This is a guest post by Hamish Beeston of Bristol, UK. (Note from Larry: while Hamish's post may not appear to be real estate related, I think that shooting low light video is very relevant to real estate).
Shooting in low light with modern video cameras is often challenging and a recent shoot at the Chinese New Year Lion Dance at Bristol's Wapping Wharf was no exception.
We usually use our main Sony Fs7 camera in the flat profile Cine EI SLog3 mode, which is fantastic for daylight filming due to its massive 14 stop dynamic range. The downside is that the native ISO of 2,000 is unchangeable and when it gets dark and the aperture is fully open, you sometimes need just a bit more brightness...
With this in mind, we tend to shoot dark sequences on the Fs7 in Custom mode instead, with a gamma of HG3 or HG4. Besides giving a fantastic look to the (essentially already graded) footage, you can add as much extra gain/ISO as required, with practically no picture noise. On this front, I'm a big fan of the Fs7's in-camera noise suppression feature, leaving it permanently at the high setting. If any noise still gets through, Neat Video's third-party plugin for Premiere Pro is excellent.
So much for the main camera. For the gimbal shots (our excellent Zhiyun Crane 2), we used the Sony A7s2 DSLR.
The two cameras complement each other well. The A7s2 is much smaller than the Fs7 and makes the gimbal rig light and easy to handle. The images match up nicely in the edit with a bit of tinkering. The 8-bit video A7s2 image quality is not quite as good as the 10-bit Fs7 but it's pretty close--as long as you don't push the grading too much.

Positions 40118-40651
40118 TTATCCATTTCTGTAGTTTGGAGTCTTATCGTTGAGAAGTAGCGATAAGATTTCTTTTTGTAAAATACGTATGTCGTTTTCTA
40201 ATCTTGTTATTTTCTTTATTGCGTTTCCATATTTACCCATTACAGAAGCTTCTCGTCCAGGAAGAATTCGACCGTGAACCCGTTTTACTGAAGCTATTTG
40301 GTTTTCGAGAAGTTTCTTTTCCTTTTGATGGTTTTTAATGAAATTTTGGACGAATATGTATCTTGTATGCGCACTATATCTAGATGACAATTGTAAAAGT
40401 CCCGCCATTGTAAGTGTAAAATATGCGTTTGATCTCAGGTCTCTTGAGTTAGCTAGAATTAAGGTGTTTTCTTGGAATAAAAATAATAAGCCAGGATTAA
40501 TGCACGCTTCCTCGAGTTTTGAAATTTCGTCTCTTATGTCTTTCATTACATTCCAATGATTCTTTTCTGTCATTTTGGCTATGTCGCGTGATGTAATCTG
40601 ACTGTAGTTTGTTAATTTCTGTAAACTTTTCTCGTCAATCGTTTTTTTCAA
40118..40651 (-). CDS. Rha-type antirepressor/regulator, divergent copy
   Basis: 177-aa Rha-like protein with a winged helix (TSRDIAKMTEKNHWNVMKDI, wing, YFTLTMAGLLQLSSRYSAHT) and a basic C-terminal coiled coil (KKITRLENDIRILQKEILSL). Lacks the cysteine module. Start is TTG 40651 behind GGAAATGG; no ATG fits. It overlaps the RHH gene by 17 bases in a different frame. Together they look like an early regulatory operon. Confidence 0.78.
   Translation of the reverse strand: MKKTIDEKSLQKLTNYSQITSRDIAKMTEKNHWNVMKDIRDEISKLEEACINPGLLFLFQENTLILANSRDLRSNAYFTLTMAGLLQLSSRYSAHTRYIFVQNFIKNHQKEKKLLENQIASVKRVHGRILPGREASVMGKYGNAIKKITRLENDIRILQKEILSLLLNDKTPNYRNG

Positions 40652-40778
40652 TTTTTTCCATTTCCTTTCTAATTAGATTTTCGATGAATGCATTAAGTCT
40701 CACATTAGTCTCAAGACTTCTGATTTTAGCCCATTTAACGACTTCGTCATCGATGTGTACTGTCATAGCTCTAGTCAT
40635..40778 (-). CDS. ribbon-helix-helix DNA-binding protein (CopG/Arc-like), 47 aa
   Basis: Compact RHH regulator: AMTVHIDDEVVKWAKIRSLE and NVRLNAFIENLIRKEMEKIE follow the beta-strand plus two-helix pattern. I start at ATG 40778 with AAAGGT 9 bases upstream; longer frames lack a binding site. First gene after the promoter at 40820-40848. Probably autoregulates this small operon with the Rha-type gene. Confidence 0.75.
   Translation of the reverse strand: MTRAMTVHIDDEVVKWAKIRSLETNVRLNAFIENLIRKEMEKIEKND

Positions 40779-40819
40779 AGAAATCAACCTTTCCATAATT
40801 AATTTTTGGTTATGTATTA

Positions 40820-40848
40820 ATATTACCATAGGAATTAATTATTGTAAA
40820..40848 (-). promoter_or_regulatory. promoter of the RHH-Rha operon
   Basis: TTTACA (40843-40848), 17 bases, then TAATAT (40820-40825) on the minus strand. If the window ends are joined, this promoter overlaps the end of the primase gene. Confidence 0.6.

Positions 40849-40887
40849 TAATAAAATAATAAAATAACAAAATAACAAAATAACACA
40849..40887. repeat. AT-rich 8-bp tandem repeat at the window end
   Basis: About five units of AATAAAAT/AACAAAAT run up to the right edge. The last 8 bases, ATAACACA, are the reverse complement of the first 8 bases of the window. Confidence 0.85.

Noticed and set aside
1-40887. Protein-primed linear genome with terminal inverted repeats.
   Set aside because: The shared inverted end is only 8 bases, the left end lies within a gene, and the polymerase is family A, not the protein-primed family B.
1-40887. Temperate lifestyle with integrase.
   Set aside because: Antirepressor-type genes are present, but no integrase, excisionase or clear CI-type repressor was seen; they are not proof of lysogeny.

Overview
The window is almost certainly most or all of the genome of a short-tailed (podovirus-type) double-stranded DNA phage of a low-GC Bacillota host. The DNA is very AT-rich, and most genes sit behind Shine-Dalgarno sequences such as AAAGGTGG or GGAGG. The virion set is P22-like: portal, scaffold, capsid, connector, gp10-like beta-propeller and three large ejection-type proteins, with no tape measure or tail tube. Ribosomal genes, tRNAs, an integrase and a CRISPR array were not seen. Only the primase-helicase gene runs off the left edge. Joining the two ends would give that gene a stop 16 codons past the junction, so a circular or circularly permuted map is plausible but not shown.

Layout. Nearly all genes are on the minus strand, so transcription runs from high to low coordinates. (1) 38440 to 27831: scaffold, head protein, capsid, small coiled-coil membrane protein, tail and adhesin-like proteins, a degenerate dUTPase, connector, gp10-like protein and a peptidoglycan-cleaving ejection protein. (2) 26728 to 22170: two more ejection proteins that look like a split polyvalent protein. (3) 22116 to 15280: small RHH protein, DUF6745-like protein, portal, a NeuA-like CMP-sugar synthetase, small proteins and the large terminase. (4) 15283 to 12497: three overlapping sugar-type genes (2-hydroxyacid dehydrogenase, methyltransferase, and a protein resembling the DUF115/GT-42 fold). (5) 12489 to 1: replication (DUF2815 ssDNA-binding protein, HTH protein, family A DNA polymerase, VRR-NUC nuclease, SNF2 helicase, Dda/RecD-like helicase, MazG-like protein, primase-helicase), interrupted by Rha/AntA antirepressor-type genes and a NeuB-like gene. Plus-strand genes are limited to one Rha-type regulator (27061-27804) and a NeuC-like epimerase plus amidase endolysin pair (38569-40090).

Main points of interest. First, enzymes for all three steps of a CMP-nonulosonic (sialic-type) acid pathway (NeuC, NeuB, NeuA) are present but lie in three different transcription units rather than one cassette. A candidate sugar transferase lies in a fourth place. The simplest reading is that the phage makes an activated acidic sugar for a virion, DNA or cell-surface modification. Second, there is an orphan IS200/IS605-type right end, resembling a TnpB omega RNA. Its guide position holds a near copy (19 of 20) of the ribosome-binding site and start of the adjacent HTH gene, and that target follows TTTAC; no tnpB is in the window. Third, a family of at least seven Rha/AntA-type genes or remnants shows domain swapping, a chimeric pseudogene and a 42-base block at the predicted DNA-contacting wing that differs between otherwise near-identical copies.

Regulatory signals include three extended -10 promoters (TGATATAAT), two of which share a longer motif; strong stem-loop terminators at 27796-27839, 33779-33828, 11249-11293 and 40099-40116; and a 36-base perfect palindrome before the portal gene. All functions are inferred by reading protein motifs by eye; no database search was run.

The big plus though is that the A7s2 is designed specifically for low light performance and it's truly exceptional in this area. Native ISO is 1,600 but it operates happily way higher than that. Exactly how high depends on your view of how much picture noise is acceptable but talk of 100,000 ISO plus is not uncommon.
Cameraman and blogger Philip Bloom has an interesting A7s2 / GH5 low light field test here which is worth a look and shows just how well you can shoot, literally in the dark, with this camera. As an aside, I understand much of the recent BBC hit Blue Planet 2's low light ocean deep footage was shot at high ISO on the Sony A7s2, performing better than other much more expensive "low light" cameras lined up alongside.
I certainly have never had to go super high with the ISO but what I do regularly with the A7s2 is to crank up the ISO to between 5,000 and 10,000 in order to operate comfortably in those all-too-common low-light filming situations.
In our case, that might be a dark university laboratory or lecture room (the University of Bristol Wills Great Hall on a dark winter evening...), a nighttime Chinese Lion Dance performance, or maybe the gloomy engine room of a Trinity House ship. These are scenarios where I want to be at F5 or higher to ensure a reasonable depth of field for either gimbal video work or hand-held at 1/150 shutter speed shooting stills.
The low-light capability of the A7s2 makes it all possible.